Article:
How to Create a Blended Learning Course Using LearnDash?

    Lavanya Deshmukh
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Blended learning has become one of the most popular teaching methodologies over the past decade. Although the concept of blended learning has been around for over 50 years, the recent technological developments have brought a renewed perspective towards creating blended courses. Blended learning is essentially a combination of online and offline learning activities that together build a holistic environment for knowledge sharing.

While the offline part of the course is handled in person by the instructor, Learning Management Systems play an instrumental role in developing and managing the online sections. From the many different LMSs available in the e-learning world today, LearnDash stands out as a highly flexible and feature-rich LMS that can be useful for creating blended learning courses successfully.

In this article, we shall see how LearnDash facilitates the creation of blended learning courses and the different permutations of blended learning applications.

First though, let’s understand how LearnDash can be used to build a blended learning course.

Creating a Blended Learning Course with LearnDash

LearnDash provides you with the opportunity to use different types of content in your course. The lessons and topics can be in text, audio, video, or visual formats, which offers tremendous scope for your creativity. An added advantage is that the flexibility of the LMS helps create different types of blended learning courses, with ease.

Recommended for youAn Introduction to Blended Learning with WordPress and LearnDash

The core functionalities of LearnDash and the many add-ons it offers let you design a variety of blended learning courses. For instance, you could choose to ask students to login via the online account while the actual lessons would be conducted offline.

There are 6 popular models of blended learning – the face-to-face driver model, rotation model, flex model, online lab model, self-blend model, and the online driver model. Let us see a selected few of these and how we can use LearnDash and its add-on plugins to create relevant models in different scenarios.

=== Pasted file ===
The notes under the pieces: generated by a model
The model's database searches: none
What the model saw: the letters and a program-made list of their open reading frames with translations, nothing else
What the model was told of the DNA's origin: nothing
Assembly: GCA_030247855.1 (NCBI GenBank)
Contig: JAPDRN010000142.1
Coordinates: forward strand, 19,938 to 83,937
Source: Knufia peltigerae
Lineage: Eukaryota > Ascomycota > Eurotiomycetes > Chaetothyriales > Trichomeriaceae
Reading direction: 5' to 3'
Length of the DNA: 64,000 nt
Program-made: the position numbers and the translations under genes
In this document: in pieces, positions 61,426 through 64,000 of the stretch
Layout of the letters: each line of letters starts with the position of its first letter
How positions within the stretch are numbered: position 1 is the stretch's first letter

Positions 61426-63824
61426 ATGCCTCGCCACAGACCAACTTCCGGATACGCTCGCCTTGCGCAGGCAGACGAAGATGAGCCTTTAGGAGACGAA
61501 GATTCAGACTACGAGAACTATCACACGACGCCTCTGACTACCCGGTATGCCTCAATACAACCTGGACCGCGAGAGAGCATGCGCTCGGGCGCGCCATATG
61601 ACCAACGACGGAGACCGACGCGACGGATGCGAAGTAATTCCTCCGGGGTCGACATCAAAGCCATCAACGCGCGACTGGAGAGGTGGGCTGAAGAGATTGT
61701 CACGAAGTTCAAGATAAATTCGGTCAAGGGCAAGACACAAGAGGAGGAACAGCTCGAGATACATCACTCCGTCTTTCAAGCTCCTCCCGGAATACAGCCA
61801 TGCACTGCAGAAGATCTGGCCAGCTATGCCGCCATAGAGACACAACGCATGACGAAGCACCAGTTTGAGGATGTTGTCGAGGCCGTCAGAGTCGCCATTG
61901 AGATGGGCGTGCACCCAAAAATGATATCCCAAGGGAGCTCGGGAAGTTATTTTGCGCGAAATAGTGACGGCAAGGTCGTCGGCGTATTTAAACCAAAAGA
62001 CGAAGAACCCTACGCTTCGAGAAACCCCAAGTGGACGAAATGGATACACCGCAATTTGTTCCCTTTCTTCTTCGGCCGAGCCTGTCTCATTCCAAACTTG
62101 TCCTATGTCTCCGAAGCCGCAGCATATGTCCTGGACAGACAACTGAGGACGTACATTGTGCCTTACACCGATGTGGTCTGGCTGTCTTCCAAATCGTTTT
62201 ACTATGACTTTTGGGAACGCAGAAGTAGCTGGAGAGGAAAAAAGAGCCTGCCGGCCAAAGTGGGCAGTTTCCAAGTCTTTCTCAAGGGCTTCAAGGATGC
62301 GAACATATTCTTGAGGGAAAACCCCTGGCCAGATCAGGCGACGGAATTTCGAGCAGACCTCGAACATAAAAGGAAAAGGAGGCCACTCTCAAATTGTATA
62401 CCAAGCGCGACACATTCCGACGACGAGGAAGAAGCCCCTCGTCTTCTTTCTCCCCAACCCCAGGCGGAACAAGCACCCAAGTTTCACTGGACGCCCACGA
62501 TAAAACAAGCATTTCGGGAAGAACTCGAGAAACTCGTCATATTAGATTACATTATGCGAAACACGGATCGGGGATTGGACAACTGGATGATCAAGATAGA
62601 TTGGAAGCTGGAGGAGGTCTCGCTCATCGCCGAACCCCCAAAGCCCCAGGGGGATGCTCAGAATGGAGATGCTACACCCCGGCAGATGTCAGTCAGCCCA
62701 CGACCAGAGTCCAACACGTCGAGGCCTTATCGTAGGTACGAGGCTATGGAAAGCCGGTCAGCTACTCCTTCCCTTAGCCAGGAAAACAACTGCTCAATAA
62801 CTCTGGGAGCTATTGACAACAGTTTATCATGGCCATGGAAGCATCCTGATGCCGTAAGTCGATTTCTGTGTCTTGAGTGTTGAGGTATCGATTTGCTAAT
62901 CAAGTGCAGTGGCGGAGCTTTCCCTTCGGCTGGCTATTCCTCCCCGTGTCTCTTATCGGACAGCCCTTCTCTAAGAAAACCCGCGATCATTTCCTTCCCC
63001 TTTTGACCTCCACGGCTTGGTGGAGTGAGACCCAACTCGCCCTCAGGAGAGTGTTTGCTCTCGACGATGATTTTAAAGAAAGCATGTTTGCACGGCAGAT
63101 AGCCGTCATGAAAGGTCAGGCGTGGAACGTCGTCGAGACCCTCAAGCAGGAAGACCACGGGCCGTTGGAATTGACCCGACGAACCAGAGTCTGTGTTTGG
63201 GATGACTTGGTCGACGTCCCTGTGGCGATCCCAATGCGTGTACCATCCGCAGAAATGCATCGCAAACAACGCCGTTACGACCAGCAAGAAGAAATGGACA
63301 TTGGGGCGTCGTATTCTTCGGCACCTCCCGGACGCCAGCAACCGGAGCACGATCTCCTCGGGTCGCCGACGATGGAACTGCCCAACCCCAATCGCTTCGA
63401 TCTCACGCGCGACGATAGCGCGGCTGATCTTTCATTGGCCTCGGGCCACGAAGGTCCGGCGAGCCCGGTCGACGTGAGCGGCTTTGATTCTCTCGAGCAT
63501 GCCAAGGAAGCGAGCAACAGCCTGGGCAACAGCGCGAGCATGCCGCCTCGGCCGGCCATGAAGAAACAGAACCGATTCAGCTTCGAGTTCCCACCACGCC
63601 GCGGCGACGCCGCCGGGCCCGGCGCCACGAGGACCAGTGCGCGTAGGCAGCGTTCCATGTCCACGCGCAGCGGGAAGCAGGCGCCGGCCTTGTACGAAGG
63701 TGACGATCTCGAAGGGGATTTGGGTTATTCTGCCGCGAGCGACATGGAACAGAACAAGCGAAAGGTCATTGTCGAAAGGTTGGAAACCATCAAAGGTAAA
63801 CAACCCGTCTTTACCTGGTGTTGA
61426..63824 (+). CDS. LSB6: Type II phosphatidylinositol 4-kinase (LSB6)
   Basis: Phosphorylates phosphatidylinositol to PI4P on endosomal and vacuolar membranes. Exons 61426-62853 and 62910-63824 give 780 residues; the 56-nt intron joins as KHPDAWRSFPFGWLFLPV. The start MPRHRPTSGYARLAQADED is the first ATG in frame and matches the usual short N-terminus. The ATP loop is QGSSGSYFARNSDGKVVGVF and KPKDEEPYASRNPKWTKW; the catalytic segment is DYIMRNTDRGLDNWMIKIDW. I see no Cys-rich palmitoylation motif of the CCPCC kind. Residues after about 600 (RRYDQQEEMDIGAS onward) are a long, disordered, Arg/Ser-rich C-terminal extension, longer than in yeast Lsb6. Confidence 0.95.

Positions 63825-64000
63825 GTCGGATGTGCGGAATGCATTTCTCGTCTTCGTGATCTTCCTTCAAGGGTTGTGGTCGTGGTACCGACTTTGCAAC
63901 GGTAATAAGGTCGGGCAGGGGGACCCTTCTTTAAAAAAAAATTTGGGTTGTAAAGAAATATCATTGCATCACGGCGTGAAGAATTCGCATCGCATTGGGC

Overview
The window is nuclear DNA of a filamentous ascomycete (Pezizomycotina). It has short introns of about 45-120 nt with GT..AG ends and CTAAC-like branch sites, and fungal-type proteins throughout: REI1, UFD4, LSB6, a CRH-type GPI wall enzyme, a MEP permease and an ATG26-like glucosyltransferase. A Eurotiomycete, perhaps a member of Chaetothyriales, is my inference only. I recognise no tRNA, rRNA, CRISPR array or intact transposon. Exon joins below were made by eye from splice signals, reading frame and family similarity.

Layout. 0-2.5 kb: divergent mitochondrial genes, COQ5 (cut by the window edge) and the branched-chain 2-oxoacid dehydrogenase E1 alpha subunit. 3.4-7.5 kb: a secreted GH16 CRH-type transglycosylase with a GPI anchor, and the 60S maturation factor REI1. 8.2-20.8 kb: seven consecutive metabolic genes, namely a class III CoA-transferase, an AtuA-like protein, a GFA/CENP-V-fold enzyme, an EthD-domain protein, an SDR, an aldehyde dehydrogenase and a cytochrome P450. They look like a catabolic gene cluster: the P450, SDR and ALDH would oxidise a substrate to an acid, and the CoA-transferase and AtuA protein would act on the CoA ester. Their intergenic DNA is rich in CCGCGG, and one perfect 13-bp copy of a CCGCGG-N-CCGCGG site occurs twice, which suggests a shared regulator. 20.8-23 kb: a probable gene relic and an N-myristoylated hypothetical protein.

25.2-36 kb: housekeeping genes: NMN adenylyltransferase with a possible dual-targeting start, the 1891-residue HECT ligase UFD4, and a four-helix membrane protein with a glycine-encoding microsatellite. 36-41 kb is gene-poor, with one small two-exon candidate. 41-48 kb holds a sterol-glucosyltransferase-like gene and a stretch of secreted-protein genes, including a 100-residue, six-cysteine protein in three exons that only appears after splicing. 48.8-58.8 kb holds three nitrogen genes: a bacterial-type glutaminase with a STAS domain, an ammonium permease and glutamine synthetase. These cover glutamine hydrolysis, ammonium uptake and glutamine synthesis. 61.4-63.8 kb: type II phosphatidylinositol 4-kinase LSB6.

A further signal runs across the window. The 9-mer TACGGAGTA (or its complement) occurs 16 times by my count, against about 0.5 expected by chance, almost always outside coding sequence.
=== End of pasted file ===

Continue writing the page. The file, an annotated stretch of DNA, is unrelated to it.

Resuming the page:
• The Face-to-face Driver Model


The closest equivalent of a regular, offline school, the face-to-face driver model is where students balance traditional academics with additional online courses. This model is generally used for students who are performing poorly or extremely well in class. For the former, e-learning technology may be used to give remedial assignments that help them cope up with the rest of the class, even proceeding at their own pace. In the latter scenario, students who are performing above average can be encouraged to work for extra credits apart from the main curriculum, again, at their own pace.

Creating these additional online courses is fairly easy with the core LearnDash module. The platform lets you organize content in the Course? Lesson? Topic hierarchy which gives you lots of room to maneuver your content. You can embed video lectures, add text references, ask students to complete quizzes and assignments and award certificates and badges on completion. There are several gamification options to make learning more engaging.

You can even personalize these courses for every student to enhance their learning capacity and help them understand the syllabus better.

  • Rotation Model

In the rotation model, students rotate from one form of learning to another, over the duration of different classes. For instance, a student might study the lesson in the classroom and move to the lab for further online instruction. In this case, it is necessary for the student to have an integrated account for the online and offline courses so that he/she can keep track of the theory and practical lessons he/she has completed.

For example, suppose a website owner requires some content to be online and some to be offline such that the explanation of the concept be offline while other references, quizzes, and assignments would take place online. The final exam would be offline, conducted within the classroom.

To implement this, you can introduce new question types in the quiz module, allowing students to save and resume quizzes and retake wrong answers. In addition, you can make a provision for the instructor to allow a student to retake a quiz after a specific time interval and limit the number of attempts for every student.

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In another case, say the client wanted students to enroll through an online system and choose the courses they wanted to attend. They would then received a weekly schedule of the classes and labs for those courses and attend lectures accordingly.